Are the humanities dead?
That is the question many students who major in English, history, philosophy or the arts face from skeptics of a humanities education as they prepare to enter the workforce.
Doubters of the humanities question how classes that teach students about long-deceased philosophers or authors could possibly impart the practical knowledge or skills needed for the modern economy.
A humanities education is critical in the 21st century and provides students invaluable skills for the workforce and beyond.
The job market has not been kind to humanities majors, though, as the work force today increasingly seeks graduates of fields that appear to be most practical in the future: science, technology, business or health care.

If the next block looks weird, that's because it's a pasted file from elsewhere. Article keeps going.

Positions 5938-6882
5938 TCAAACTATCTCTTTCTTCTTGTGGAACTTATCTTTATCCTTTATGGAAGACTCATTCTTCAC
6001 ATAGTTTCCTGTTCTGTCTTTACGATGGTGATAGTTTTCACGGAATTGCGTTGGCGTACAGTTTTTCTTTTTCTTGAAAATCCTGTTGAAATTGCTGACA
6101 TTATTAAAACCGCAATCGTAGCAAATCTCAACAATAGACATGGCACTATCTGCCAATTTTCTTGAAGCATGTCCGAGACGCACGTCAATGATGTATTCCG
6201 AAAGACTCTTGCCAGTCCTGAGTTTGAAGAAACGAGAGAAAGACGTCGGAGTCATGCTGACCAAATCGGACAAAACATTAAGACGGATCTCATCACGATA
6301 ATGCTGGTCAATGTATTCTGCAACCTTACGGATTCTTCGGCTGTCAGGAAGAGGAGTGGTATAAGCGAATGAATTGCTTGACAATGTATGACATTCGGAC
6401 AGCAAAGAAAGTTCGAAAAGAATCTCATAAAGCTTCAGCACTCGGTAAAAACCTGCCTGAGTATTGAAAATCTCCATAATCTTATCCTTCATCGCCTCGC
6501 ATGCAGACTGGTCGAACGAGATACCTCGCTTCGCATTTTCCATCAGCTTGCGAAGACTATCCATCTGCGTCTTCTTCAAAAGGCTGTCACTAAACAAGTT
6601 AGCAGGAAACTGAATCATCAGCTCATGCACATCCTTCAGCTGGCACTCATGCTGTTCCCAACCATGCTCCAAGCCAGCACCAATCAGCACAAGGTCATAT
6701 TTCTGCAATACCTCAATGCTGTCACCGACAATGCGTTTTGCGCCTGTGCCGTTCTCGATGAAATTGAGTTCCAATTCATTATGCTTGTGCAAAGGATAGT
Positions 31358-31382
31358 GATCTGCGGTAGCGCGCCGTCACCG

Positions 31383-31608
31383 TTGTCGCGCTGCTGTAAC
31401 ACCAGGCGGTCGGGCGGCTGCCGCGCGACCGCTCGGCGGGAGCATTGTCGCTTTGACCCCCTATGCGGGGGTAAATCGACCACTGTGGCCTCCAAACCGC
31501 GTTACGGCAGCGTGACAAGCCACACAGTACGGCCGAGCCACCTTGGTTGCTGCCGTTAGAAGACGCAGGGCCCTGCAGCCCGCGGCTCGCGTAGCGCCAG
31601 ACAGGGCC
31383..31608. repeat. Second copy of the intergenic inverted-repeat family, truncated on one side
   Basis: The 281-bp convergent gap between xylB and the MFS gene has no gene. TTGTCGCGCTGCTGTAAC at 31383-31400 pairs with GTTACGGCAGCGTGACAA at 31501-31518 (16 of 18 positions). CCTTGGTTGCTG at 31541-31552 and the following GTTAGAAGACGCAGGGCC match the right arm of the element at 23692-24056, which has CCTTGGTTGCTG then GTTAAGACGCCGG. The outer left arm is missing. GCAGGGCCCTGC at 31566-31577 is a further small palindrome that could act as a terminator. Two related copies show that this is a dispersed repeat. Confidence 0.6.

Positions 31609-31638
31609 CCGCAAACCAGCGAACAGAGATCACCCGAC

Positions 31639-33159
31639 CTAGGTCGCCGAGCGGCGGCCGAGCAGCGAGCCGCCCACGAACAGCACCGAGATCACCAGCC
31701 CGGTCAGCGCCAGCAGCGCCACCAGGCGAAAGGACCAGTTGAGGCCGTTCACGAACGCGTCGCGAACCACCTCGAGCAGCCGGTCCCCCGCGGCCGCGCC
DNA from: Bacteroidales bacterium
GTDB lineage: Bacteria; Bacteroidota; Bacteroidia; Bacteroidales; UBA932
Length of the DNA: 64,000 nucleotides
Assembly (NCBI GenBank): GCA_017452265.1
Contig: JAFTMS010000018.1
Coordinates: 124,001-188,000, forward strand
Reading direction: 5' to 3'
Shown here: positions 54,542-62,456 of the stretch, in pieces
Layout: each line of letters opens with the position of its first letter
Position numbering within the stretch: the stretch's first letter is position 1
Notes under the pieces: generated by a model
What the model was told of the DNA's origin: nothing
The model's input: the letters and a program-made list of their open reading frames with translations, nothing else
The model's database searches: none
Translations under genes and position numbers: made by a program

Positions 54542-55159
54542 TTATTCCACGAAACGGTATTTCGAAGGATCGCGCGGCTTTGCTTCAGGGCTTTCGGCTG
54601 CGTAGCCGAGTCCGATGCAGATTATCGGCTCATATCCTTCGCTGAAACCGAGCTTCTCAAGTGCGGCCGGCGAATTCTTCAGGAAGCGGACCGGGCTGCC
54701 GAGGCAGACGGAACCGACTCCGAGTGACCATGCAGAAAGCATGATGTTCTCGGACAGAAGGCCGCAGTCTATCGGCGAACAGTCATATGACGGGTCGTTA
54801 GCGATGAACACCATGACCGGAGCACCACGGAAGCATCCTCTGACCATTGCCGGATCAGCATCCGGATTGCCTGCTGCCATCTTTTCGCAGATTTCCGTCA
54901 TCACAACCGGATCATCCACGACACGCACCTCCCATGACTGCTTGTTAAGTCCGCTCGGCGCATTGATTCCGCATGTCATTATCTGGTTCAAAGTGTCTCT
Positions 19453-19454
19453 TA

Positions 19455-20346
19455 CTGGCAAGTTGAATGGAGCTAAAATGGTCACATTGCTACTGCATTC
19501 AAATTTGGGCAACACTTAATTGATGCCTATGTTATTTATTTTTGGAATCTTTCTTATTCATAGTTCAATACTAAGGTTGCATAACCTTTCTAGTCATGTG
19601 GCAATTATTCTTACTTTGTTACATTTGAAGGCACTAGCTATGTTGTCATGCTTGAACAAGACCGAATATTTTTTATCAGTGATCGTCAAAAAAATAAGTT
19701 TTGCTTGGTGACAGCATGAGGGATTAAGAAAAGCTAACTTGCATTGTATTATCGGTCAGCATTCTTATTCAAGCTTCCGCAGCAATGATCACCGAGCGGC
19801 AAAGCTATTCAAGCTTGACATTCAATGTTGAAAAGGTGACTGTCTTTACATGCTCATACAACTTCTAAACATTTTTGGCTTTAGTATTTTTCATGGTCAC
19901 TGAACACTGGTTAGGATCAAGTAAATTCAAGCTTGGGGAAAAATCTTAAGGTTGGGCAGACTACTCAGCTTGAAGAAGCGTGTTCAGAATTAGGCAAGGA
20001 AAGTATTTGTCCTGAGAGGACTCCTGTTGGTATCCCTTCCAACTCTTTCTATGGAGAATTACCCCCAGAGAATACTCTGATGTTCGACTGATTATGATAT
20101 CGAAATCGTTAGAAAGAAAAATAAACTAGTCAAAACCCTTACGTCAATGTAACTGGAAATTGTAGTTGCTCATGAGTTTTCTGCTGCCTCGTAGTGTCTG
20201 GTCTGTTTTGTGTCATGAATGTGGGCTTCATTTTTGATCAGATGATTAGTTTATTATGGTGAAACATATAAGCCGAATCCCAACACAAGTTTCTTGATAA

Just more than 45 percent of recent humanities graduates are employed in jobs that require a college degree, and humanities majors have higher unemployment rates than those recent graduates who majored in computers and math, engineering and business, according to a report by the Georgetown University Center on Education and the Workforce.
All of this is just proof positive for skeptics of the humanities.
And maybe rightfully so. With those numbers, it seems that history majors better start making plans to move back in with their parents. Or perhaps just prepare to sleep an engineering major friend’s couch.
The Gates-Jobs Dichotomy
So does this mean reading and studying “Crime and Punishment” by Fyodor Dostoyevsky is useless? Has Plato overstayed his welcome in college classrooms?
Two of the country’s most prominent visionaries – and college drop-outs – have weighed in on this issue.
Bill Gates, chairman and co-founder of Microsoft, promotes education with a career purpose. In February 2011, Gates argued at a National Governor’s Association meeting that there is no point in investing in areas of higher education that are, he said, “not that well-correlated to the areas that actually create jobs.”
Under Gates’ manifesto, philosophy and English classes would likely be the first to be eliminated.